For his 2015 Sunroom Project, Situations, Specifics, Attenuation, Otitigbe Eto used photographs he took of plants in Wave Hill’s Marco Polo Stufano Conservatory, converting light and dark into a pattern that he engraved digitally on concrete and aluminum slabs, using a computer-controlled router. His highly textural photos spoke to the migratory history of select plants, the minute details of some of the succulents in the green house opening up larger conversations, such as the connection between human and plant migration. These abstracted patterns, derived from plant life, recalled for him the pixilation characteristic of digital media and, more broadly, the contemporary cultural landscape. That, in turn, initiated a more in-depth series of treated aluminum panels for his installation.
These abstracted patterns, derived from plant life, recalled for him the pixilation characteristic of digital media and, more broadly, the contemporary cultural landscape. That, in turn, initiated a more in-depth series of treated aluminum panels for his installation.
Situations, Specifics, Attentuation (2015)
Eto Otitigbe’s installation for the fall 2017 anniversary exhibition Call & Response, Aseje, an Urhrobo word meaning everywhere, is an outdoor Augmented Reality (AR) installation, a series of composite views that result from superimposing computer-generated images on a user's view of the real world. Utilizing some of the forms and patterns he began to play with during his Sunroom Project, he conceives of the landscape as a frame for virtual images that are accessible on a smartphone or tablet at various points along Wave Hill’s Abrons Woodland paths. Unseen by the naked eye but “situated” in the landscape, these forms become a virtual part of the woodland, enabling exploration without intervention. The artist’s continuing exploration of patterns has driven him to think more deeply about the character of interior, versus exterior, places and spaces.
Through a free, downloadable app, visitors can access an interactive map, a printed version of the map also being available. In addition to using a smartphone or tablet to locate the work "hidden" in the landscape, visitors may even photograph themsevles with the art in the camera's field of view.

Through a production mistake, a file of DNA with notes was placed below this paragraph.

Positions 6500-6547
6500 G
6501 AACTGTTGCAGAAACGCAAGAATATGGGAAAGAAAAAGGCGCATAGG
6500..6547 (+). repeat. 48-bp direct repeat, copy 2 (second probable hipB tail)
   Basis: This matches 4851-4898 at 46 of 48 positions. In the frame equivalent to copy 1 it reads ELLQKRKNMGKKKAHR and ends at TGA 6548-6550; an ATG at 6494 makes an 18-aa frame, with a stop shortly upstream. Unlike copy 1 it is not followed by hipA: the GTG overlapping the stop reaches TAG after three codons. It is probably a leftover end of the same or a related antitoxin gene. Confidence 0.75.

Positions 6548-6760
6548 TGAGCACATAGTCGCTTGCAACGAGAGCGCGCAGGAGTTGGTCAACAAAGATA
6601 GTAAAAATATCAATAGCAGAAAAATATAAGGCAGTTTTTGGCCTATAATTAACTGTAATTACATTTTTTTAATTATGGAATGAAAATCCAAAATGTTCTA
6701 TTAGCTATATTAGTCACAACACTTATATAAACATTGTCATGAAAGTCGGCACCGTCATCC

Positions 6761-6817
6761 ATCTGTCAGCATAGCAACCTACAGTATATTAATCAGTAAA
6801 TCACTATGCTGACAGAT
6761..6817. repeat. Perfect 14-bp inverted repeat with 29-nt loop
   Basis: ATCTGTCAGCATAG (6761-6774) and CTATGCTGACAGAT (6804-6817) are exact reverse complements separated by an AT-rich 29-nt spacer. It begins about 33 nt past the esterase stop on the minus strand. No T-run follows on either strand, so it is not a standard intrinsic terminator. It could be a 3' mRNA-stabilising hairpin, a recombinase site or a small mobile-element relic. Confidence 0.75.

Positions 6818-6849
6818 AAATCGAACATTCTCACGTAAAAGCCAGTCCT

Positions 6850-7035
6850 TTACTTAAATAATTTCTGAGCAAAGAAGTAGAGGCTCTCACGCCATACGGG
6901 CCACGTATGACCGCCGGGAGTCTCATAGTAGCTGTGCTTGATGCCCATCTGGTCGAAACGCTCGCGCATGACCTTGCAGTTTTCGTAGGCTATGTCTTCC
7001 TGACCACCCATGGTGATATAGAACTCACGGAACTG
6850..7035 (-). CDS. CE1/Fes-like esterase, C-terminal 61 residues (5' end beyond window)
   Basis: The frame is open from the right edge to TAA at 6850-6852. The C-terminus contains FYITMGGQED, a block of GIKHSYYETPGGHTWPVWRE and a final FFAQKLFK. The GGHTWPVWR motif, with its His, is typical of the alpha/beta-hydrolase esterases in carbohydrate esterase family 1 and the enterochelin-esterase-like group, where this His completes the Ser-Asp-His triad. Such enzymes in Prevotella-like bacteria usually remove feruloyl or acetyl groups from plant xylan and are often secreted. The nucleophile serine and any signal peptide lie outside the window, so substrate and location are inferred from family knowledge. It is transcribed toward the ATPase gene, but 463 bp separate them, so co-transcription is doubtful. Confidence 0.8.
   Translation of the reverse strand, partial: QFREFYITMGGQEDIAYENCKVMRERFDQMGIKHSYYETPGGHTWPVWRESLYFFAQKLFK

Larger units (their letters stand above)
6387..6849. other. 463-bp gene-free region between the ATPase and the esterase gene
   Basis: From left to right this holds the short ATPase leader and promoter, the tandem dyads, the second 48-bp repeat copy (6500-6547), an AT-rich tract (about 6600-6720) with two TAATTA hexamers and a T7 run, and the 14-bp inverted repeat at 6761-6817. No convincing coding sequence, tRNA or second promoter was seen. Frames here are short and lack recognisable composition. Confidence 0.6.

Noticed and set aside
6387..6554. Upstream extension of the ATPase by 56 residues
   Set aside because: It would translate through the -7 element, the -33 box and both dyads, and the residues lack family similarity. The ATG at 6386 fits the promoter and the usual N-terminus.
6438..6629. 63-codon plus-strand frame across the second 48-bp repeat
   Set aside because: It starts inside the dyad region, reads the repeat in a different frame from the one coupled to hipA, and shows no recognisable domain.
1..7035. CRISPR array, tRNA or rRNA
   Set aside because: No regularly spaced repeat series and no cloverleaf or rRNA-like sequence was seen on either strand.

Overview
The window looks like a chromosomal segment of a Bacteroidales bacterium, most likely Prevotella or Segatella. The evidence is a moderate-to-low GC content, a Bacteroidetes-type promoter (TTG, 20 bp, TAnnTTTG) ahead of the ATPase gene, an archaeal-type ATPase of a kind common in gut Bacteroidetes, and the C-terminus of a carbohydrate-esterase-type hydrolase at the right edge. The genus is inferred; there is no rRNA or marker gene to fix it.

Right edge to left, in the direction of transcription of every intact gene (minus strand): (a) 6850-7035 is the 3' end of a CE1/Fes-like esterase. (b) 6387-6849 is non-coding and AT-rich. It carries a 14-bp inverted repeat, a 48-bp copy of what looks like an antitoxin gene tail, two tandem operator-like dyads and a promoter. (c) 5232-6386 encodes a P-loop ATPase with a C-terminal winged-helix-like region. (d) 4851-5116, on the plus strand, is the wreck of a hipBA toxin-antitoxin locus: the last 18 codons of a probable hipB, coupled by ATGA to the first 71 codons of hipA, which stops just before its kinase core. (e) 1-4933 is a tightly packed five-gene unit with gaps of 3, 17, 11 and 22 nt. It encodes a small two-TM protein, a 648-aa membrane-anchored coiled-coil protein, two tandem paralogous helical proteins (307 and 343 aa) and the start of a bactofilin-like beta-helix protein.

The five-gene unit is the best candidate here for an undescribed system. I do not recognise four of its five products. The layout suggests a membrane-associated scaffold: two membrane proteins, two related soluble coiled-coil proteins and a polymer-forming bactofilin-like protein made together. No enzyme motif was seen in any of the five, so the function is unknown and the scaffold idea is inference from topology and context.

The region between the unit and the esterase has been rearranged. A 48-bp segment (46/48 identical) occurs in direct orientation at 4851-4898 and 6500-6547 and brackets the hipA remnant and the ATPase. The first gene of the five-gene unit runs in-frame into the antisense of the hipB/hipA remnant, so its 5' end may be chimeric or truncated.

"After receiving my MFA in creative practice, I wanted to find ways to incorporate research as a form of art practice. Today, I am focused on terminology used to describe artworks in disappearing West African languages."
Eto's 2015 Sunroom Project was shown again at Longwood Gallery in the Bronx, NY; at The Warfield Center Gallery, University of Texas at Austin; and was listed in Art in America online and in the Bronx Chronicle. He has created a project at Duke University’s Slippage Performance Lab, and co-curated the exhibition Topophilia for the Meetings Festival in Nees, Denmark in the fall of 2017. He has also been awarded a 2018 Smithsonian Artist Residency Fellowship at the National Museum of African Art in Washington, D.C., to conduct reasearch.
An Interview with the Artist
On WKAR TV's January 21, 2013's Current State: Michigan Congressman Mike Rogers discusses U.S. foreign policy in Africa and gun legislation, artist Eto Otitigbe's exhibit "Loss Prevention," Michigan military wives, sports with the Free-Press' Joe Rexrode and business with MLive's Angela Wittrock.